Writing effective, compelling dialogue has multiple elements.

Writing effective, compelling dialogue has multiple elements.

Tags (like name tags) identify. A dialogue tag is selection of words following quoted speech (e.g. ‘she said’), identifying who spoke and/or the way they spoke. Other words for ‘said’ can indicate:

  • Volume (e.g. yelled, shouted, bellowed, screamed, whispered)
  • Tone or pitch (e.g. shrieked, groaned, squeaked)
  • Emotion (e.g. grumbled, snapped, sneered, begged)

The relation between these elements of voice may also be important. It will be strange, as an example, for a character to ‘sneer’ the words since the word ‘sneer’ connotes contempt which is contrary to love‘ I love you.

Considering that you can find countless verbs that can take the place of ‘said,’ should you simply find a stronger, more emotive one and use that?

Not always. Below are a few strategies for using dialogue tags such as for example said and its substitutes well:

1. Use all dialogue tags sparingly

The issue with dialogue tags is they draw awareness of the author’s hand. The greater we read ‘he said’ and ‘she said’, the greater we’re aware of the author creating the dialogue. We see the writer attributing who said what – it lays their hand that is guiding bare. Compare these two best write my essay site versions associated with same conversation:

“I told you already,” I said, glaring.

“Well I was listening that is n’t was I!” he said.

“Apparently not,” he replied.

Now compare this to the following:

I glared at him. “I told you already.”

“Well I was listening that is n’t was I!”

For some, it is a matter of stylistic preference. Even so, it’s difficult to argue that the first version is better than the second. In the second, making glaring an action in the place of tethering it to your dialogue gives us a stronger sense of the characters as acting, fully embodied beings.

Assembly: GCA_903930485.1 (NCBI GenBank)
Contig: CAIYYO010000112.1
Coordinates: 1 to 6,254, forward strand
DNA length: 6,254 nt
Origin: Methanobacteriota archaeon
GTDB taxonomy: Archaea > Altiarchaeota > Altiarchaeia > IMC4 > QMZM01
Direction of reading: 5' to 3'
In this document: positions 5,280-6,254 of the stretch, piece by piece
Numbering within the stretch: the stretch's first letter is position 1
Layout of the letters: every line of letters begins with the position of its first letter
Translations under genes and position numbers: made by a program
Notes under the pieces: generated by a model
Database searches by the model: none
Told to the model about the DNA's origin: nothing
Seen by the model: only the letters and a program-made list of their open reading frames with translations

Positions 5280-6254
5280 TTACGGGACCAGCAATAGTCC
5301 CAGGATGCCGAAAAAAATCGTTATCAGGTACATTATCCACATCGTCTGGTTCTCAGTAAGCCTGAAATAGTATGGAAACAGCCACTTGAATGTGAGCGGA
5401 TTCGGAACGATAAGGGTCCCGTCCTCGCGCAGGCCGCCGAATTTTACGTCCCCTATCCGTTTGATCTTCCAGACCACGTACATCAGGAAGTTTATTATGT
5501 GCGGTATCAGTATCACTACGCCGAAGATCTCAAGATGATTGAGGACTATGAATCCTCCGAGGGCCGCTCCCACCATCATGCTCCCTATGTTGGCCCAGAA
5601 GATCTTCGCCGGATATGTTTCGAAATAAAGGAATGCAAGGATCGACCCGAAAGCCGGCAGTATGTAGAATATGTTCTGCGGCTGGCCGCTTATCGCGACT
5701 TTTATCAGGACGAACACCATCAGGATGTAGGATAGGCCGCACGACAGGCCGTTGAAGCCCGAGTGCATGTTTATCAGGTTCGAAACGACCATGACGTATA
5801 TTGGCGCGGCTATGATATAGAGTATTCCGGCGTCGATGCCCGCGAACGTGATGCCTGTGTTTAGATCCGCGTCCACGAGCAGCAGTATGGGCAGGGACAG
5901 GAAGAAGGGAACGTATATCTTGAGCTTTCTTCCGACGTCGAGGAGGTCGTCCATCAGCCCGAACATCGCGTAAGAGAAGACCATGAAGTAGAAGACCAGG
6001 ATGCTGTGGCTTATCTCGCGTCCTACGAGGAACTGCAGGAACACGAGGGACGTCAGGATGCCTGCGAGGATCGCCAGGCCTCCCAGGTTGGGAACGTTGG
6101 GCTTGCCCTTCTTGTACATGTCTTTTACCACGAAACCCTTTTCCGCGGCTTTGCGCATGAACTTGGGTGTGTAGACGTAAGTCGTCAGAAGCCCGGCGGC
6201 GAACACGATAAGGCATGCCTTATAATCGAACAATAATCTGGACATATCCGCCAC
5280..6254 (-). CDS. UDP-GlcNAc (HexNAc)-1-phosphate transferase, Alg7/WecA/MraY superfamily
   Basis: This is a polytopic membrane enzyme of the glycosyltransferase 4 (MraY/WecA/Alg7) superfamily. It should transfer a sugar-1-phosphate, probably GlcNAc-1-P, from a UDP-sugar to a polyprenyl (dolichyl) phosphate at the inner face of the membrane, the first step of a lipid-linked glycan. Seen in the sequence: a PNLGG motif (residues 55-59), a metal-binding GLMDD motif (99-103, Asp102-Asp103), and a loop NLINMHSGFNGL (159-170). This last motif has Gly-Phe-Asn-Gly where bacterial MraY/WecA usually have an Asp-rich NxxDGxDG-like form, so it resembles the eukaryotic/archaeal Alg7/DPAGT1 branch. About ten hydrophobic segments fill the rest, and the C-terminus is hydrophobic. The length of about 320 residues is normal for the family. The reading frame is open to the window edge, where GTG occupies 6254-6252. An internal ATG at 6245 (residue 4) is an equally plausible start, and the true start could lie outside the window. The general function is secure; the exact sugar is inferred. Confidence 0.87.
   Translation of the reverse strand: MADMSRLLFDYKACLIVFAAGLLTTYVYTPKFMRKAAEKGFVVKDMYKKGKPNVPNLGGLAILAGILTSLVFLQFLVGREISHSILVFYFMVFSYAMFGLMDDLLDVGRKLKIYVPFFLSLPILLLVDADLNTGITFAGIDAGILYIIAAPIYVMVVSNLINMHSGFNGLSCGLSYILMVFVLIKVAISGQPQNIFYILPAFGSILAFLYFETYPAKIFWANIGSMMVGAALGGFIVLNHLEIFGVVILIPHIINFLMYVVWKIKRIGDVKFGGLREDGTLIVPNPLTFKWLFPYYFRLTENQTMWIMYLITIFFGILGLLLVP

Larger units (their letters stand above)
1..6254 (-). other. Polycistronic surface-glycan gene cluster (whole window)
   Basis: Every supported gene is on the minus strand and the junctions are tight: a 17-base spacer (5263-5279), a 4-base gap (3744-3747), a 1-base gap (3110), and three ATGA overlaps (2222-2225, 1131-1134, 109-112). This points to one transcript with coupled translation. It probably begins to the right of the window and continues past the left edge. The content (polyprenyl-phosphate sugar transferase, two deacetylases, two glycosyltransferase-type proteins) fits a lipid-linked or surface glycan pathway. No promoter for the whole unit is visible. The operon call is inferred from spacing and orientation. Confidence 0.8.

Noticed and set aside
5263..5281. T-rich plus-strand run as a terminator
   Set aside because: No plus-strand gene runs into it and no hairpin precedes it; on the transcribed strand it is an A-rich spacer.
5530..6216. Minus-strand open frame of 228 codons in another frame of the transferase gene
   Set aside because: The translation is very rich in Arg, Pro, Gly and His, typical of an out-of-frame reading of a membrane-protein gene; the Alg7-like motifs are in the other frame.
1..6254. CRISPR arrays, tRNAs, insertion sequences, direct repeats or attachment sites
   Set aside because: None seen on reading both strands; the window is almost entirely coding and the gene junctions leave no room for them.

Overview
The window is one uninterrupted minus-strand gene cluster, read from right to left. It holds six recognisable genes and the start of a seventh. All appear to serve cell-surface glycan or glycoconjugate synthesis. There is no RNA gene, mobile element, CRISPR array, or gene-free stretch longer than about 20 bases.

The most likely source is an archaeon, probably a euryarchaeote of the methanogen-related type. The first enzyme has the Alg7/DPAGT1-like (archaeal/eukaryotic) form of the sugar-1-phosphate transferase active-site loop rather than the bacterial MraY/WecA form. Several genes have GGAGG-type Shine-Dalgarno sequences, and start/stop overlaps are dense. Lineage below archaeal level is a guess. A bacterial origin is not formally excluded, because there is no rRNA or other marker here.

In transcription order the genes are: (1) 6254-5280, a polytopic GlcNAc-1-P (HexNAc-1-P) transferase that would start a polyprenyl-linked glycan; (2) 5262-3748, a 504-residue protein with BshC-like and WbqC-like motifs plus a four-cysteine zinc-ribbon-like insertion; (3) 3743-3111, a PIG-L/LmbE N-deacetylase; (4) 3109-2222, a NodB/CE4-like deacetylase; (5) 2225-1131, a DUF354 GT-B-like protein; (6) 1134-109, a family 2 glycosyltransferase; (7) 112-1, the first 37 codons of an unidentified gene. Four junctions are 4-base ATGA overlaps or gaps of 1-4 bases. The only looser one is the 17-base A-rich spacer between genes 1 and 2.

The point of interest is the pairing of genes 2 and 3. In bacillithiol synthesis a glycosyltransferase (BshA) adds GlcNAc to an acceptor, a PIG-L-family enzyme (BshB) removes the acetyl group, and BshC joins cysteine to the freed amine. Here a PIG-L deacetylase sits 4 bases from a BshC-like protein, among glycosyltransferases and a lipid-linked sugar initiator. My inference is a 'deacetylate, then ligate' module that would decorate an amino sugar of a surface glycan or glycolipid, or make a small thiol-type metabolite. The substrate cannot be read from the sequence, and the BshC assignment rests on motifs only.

Because it’s clear the glaring first-person ‘I’ may be the character speaking in the beginning, we don’t need to add ‘I said’. The effectiveness of the exclamation mark into the second character’s reply makes any dialogue tag showing emotion (e.g. ‘he snapped’) unnecessary. We know it’s a reply from context because it’s on a new line, and responds to what the other said.

Similarly, into the first speaker’s retort, we don’t need a tag telling us his tone (that it’s curt, sarcastic, or hostile). The brevity, the known fact it is only two words, conveys his tone and now we can infer the type continues to be mad.

Using tags sparingly allows your reader the pleasure of inferring and imagining. Your reader gets to fill in the blank spaces, prompted more subtly by the clues you leave (an exclamation mark or a pointed, cross phrase).

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2. Use ‘said’ sparingly, other words for said more so

The word ‘said’, like ‘asked’, gives no colour and personality to a character’s utterance. In conversation between characters, alternatives for said can tell the reader:

  • The patient mental or emotional states regarding the conversants
  • The amount of conflict or ease into the conversation
  • What the relationship is similar to between characters (for instance, if one character always snaps in the other this will show that the character is dominanting and perhaps unkind to the other)